| By Gale Staff |
While we too are fans of love stories, especially in February, there are other roads and reads to exploring matters of the heart. This month’s selections tell stories of tragedy, race and class, and survival against all odds. These probing tales will prompt readers to consider the nuances of compassion, tolerance, and love in new and meaningful ways.
Dear Edward, by Ann Napolitano
In a quick-speed moment, his world was forever and tragically altered. The plane carrying twelve-year-old Edward Adler, his parents, brother, and 183 other passengers crashed, leaving Edward as the sole survivor. As he struggles to find a place for himself in his new “world” and live versus merely survive, the story moves back and forth – before and after the crash – exploring the lives of his fellow passengers.
“Napolitano’s depiction of the nuances of post-trauma experiences is fearless, compassionate, and insightful.”
– Publishers Weekly
– Booklist (starred review)
A Good Neighborhood, by Therese Ann Fowler
Bestselling author Jodi Picoult says, “I finished A Good Neighborhood in a single sitting. Yes, it’s that good.” Told from multiple points of view, the engaging story explores a tight-knit neighborhood’s drama that begins, as it often does, with a squabble over a tree. Then it deepens in dark ways when neighboring teens – a bright and talented biracial boy and a troubled girl explore tragic, star-crossed love.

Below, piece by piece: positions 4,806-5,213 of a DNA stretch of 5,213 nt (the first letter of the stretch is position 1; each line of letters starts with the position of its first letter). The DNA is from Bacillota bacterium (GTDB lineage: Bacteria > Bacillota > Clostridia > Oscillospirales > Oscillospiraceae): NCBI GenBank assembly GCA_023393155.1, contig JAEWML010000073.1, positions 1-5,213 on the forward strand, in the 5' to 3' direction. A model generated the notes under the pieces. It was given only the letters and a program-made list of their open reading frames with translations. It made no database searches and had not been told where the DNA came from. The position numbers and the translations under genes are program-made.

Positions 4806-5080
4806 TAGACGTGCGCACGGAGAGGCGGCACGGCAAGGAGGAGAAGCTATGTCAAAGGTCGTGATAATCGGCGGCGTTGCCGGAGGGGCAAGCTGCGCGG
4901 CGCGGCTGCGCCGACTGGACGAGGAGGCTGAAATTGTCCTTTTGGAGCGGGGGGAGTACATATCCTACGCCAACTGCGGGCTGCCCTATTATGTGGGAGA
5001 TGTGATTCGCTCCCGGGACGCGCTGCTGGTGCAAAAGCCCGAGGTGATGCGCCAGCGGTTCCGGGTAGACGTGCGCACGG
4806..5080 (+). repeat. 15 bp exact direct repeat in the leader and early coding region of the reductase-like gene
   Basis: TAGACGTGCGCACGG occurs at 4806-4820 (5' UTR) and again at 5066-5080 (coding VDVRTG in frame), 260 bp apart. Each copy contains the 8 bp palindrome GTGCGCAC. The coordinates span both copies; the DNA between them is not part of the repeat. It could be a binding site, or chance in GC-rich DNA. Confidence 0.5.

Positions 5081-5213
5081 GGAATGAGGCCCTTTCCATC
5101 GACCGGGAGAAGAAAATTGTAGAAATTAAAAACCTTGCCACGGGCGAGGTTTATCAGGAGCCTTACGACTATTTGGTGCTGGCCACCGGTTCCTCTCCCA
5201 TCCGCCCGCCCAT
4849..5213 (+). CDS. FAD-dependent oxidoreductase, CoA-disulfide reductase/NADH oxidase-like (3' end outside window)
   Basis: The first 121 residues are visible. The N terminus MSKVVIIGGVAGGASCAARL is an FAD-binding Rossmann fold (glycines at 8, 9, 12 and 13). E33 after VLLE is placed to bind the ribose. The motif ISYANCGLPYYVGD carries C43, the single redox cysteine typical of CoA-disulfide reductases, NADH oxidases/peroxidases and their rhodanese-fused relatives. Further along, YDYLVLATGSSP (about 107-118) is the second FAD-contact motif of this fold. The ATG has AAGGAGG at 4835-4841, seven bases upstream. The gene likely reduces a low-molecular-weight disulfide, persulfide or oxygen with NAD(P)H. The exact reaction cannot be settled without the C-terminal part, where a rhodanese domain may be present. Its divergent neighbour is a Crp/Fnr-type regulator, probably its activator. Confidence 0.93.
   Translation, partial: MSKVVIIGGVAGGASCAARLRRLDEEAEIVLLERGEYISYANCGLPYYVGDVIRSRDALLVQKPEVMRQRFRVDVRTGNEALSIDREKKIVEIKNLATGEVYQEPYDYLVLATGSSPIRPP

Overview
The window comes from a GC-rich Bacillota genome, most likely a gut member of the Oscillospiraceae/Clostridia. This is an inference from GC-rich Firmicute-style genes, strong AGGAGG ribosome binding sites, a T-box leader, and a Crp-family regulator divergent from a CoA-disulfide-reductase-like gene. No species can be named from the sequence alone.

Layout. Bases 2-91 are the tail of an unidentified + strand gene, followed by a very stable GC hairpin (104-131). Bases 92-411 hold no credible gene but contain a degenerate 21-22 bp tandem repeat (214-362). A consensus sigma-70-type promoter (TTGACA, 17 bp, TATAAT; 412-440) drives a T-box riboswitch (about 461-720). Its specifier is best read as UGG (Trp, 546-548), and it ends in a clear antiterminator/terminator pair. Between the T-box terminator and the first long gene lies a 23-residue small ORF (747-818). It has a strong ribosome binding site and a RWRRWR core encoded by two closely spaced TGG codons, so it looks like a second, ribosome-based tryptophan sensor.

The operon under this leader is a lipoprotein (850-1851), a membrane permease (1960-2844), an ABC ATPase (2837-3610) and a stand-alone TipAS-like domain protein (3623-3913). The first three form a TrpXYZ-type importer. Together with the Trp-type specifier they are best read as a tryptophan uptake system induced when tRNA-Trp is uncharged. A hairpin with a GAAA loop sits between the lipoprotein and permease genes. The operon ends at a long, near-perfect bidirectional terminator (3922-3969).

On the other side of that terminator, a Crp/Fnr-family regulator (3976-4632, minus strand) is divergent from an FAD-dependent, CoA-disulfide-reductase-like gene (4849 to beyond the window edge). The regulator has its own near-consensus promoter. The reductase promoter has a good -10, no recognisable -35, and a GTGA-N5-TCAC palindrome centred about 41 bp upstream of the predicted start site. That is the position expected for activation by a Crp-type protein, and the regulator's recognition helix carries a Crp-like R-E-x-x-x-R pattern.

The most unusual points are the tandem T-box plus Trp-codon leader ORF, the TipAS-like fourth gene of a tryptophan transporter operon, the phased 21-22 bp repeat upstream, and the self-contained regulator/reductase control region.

“Traversing topics of love, race, and class, this emotionally complex novel speaks to―and may reverberate beyond―our troubled times.”
– Kirkus (starred review)
“This page-turner delivers a thoughtful exploration of prejudice, preconceived notions, and what it means to be innocent in the age of an opportunistic media.”
– Publishers Weekly
The Ungrateful Refugee, by Dina Nayeri
There has perhaps never been more study and scrutiny of refugees’ plight than now. In this book, Finalist for the 2019 Kirkus Prize in Nonfiction, Nayeri weaves together her personal story as an eight-year-old fleeing Iran with stories of other refugees and asylum seekers. Readers are brought inside their daily lives and through the different stages of their journeys.
“Nayeri combines her own experience with those of refugees she meets as an adult, telling their stories with tenderness and reverence.”
– The New York Times Book Review
知らないとオヤジ認定される36の若者言葉【随時更新】 , メンズファッションメディア
“This is a memoir laced with stimulus and plenty of heart at a time when the latter has grown elusive.”
– Minnesota Star Tribune